Who will be back next year? Now that’s a question that will take months to answer. Personally, I don’t believe Mike Johnston should be fired. The theories he implemented showed promise and he should have a better roster to work with next season (or at least a healthier one hopefully). I’m also sure he learned a lot this season, and based on how deeply he thinks through the game, I’m excited by the prospects of how he could adjust to the NHL next year. Rick Tocchet on the other hand…I can’t find a single argument to not replace him. Oh, and give Mike Bales anything and everything he ever wants for the work he has done with Fleury.

Moving on from Johnston – the GM situation clearly needs to be cleaned up, if nothing else. I would imagine the Pensblog report about Rutherford is accurate. Either way, I think it’s safe to say that the large group of GMs should be thinned out for the sake of creating a clearer direction for this team. I tried desperately to logic my way into accepting the Lovejoy trade and that decision was terrible in hindsight (both by the GMs and by me). The Bennett situation is confusing at best. The prospect group needs to be replenished badly. The GMs and scouts need to be looked at again to start working on these issues.

Then there are the players. I’ll leave trades out of this for now (Sutter? Spaling?) and quickly look at the free agents:

Is Downie's productivity worth his hundreds of PIMs? (Julie Jacobson/AP Photo)

Is Downie’s productivity worth his hundreds of PIMs? (Julie Jacobson/AP Photo)

UFAs: Downie, Adams, Comeau, Lapierre, Winnik, Martin, Ehrhoff, Chorney, Greiss, Ebbett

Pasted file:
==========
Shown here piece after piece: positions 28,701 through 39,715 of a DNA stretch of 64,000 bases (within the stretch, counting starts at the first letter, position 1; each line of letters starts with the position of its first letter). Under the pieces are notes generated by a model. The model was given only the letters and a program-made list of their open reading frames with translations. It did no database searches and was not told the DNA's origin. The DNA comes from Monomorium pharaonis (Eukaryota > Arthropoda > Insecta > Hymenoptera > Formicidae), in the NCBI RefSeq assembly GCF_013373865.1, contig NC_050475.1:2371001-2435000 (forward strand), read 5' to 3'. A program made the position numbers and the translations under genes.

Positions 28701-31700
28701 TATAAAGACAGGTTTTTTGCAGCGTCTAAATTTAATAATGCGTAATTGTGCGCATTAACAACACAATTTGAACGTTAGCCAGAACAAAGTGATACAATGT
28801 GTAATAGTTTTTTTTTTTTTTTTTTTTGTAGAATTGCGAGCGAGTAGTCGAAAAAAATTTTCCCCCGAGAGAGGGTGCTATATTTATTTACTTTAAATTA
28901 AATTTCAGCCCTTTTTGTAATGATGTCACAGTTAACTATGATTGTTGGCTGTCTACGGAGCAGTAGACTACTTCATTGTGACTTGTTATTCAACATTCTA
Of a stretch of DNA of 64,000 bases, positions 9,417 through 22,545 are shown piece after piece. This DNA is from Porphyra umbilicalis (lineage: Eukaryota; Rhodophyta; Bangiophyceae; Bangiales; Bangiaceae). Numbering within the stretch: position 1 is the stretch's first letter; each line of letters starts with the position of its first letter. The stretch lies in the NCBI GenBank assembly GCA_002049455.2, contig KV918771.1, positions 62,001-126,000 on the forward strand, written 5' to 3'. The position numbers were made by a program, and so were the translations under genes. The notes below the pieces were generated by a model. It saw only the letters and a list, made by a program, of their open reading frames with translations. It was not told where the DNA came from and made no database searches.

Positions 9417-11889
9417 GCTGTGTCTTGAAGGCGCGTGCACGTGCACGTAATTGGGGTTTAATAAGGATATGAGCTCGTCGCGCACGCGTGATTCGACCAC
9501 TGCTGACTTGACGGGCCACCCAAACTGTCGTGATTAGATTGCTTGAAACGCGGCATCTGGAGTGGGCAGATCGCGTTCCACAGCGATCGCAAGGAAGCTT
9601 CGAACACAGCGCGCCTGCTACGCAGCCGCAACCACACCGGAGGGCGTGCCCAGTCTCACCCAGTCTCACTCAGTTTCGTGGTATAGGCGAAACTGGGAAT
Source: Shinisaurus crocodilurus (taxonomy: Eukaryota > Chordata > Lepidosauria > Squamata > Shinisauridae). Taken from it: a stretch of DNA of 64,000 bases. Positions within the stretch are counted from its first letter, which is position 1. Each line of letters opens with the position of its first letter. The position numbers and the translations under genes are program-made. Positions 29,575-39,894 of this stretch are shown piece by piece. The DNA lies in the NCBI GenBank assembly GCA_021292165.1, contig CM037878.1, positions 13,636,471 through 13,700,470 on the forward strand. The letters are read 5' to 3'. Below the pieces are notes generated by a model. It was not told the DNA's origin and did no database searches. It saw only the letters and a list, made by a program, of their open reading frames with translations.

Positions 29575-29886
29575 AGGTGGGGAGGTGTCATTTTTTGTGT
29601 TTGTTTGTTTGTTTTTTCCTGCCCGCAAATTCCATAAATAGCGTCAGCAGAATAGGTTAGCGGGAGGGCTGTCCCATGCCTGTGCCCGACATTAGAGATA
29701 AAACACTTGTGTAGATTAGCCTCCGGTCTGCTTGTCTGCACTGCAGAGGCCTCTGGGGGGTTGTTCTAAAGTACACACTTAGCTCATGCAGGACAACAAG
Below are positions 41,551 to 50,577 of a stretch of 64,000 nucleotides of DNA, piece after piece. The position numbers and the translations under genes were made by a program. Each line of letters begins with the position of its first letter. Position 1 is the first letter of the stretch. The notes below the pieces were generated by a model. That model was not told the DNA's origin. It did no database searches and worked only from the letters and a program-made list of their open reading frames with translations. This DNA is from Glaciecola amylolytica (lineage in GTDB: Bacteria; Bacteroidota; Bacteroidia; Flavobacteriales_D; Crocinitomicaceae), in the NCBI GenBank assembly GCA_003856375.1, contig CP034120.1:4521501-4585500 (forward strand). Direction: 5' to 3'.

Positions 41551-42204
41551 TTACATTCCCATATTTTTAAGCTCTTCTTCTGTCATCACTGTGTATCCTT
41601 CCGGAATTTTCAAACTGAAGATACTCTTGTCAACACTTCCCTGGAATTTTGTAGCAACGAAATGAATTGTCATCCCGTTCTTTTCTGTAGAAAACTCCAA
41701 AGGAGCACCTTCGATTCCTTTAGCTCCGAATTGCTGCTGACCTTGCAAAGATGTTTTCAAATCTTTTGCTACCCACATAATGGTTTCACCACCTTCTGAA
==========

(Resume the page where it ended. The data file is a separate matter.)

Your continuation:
RFAs: Bennett, Cole, Megna, Dumoulin, Farnham (and a few other AHLers)

In that entire group, the only two players I feel strongly about are Cole and Dumoulin, who will surely be retained as RFAs. I wouldn’t mind seeing Lapierre come back, but only if it’s at a price cut from his current $1.2 mil, which I don’t expect to happen. It would also be nice to see Chorney return at a cheap salary as well, but he may have earned a contract/better opportunity elsewhere with this playoff performance. After that, qualify the RFAs and let the rest of the UFAs go as far as I’m concerned…unless there is a cheap deal to be had. There are young defensemen that deserve NHL time and plenty of depth forwards to find on the market at the right price.

One Last Note

This is my final post for The PensNation. I owe a huge thank you to Nick and Andy for bringing me on a couple of years ago and for connecting me with all of you readers. My blogging will continue elsewhere eventually and you can follow me on twitter @HockeyMeesh or e-mail me at in the meantime. Thank you for reading as always!!

Next Game: September….